Does Hawking ever find his work so far-fetched that his life no longer seems real? "I have enough practical problems to keep me in touch with reality," he quipped.

The press conference was marked by periods of quiet anticipation as Hawking formed his replies to questions on a special computer attached to his wheelchair. Diagnosed more than 20 years ago as suffering from ALS, or Lou Gehrig's disease, Hawking now communicates through a computer program called Living Center and a speech synthesizer. He often apologizes for the American accent of the synthesizer.

Though physically limited, Hawking has said his disability has given him more freedom to think. In 1974, Hawking showed that Black Holes, so-called because nothing, not even light, can escape their immense gravity, should actually emit radiation. In 1988, Hawking and Roger Penrose received the prestigious Wolf Prize in physics for their work on singularities - dimensionless points in space-time with infinite densities and irresistible gravitational pull.

The Wormhole Workshop addressed another important concept in cosmology. Wormholes signal the creation of baby universes. They may also answer fundamental questions about the nature of time and space. The workshop began May 10 with a colloquium presented by Hawking and ended on May 13. Approximately 50 scientists from around the world attended the workshop.

On May 13, Professor Hawking gave a public lecture through the Fermilab Lecture Series. His talk provided a non-technical view of the development and significance of Black Hole theory. Tickets for the lecture were sold out well in advance of the Saturday evening event.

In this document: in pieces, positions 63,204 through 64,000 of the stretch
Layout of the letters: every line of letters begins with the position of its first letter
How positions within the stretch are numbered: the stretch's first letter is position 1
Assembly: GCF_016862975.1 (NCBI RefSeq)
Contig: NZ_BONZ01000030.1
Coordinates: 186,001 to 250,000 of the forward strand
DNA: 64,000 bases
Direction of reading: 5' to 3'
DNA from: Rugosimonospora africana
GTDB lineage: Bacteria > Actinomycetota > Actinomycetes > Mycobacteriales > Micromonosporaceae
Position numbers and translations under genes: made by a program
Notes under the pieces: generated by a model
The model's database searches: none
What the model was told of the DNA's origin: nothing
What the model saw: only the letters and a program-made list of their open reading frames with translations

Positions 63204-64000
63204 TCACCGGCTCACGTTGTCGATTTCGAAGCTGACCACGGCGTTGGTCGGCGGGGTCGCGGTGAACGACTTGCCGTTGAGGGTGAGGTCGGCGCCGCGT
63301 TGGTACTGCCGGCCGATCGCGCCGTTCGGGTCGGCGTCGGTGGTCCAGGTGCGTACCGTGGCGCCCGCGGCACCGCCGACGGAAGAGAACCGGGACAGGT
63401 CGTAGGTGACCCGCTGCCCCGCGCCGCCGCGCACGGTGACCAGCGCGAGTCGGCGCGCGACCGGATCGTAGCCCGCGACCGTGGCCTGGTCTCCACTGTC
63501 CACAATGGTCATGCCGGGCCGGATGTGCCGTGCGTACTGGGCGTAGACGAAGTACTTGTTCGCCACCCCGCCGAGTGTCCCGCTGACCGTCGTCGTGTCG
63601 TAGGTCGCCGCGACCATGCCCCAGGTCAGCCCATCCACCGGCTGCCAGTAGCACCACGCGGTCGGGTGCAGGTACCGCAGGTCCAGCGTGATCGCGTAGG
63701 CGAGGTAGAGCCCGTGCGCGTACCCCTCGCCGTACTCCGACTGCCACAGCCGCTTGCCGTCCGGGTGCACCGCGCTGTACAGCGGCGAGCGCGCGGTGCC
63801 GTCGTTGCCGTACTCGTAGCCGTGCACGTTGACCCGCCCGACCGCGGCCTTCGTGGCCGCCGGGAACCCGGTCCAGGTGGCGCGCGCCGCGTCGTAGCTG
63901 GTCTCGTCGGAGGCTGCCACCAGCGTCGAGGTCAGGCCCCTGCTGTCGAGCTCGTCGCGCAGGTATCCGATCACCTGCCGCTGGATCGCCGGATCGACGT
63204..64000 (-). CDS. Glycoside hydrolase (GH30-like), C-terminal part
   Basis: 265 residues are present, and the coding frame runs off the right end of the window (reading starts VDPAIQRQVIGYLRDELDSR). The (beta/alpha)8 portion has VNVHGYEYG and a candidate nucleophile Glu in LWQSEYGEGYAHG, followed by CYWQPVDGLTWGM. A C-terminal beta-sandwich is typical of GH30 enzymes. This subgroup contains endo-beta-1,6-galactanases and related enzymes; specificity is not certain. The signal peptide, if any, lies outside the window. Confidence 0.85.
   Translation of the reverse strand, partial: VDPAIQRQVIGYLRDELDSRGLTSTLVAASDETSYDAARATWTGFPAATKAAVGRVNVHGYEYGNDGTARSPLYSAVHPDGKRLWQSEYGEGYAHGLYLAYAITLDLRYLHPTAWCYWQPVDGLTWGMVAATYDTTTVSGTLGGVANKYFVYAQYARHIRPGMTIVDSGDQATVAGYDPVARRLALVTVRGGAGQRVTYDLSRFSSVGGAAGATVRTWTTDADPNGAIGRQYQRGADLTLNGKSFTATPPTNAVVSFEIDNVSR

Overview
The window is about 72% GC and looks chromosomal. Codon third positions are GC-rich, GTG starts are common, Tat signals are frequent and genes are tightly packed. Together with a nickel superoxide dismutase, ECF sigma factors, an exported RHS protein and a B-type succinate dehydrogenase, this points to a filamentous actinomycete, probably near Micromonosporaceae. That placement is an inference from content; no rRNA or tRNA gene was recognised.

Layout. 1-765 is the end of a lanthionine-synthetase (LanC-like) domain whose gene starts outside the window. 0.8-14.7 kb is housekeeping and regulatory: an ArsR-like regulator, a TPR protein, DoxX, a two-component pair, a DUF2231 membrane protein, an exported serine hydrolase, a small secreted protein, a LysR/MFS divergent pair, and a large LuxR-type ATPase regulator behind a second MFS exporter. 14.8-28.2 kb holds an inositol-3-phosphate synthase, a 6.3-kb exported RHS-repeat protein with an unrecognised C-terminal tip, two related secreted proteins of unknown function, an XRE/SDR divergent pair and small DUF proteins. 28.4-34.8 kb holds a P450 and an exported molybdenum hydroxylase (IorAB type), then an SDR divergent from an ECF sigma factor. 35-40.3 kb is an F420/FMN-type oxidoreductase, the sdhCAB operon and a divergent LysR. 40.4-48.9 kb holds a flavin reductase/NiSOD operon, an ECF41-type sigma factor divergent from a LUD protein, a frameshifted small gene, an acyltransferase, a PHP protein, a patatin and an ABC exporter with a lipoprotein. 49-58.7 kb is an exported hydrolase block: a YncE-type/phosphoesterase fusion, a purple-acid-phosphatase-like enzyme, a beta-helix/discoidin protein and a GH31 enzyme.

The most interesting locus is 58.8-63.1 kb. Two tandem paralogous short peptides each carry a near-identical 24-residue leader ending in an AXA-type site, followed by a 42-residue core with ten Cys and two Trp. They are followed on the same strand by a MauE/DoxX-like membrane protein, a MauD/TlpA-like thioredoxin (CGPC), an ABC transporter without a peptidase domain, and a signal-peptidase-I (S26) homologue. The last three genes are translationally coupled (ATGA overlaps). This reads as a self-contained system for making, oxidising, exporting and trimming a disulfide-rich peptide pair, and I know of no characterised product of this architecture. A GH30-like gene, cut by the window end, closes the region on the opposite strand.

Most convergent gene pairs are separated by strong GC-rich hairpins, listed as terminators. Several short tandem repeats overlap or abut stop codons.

Hawking discussed some of the implications that the existence of Black Holes might have on our lives. In particular, he addressed the possibility of using Black Holes to travel through space and time. Hawking said, "If there are objects called Black Holes, which things can fall into, but not get out, there ought to be other objects, that things can come out of but not fall into. One could call these White Holes. One might speculate that one could jump into a Black Hole in one place, and come out of a White Hole in another. This would be the ideal method of long-distance space travel... all you would need would be to find a nearby Black Hole."

Unfortunately, this method of space travel would be extremely unstable. Hawking explained, "...the slightest disturbance, such as the presence of the spaceship, would destroy the wormhole, or passage, leading from the Black Hole to the White Hole. The spaceship would be torn apart by infinitely strong forces. Anyone care to buy a ticket for the Titanic?"

Hawking also explained how baby universes form from Black Holes which have evaporated, or lost their mass through emitting particles and radiation. "What will happen then to objects, including possible spaceships, that fell into the Black Hole? A small, self-contained universe branches off from our region of the universe. This baby universe may join on again to our region of spacetime," said Hawking.

Hawking has been particularly interested in Black Holes and related objects because they may duplicate conditions at the instant the universe was created, answering the question "Where did the universe come from?"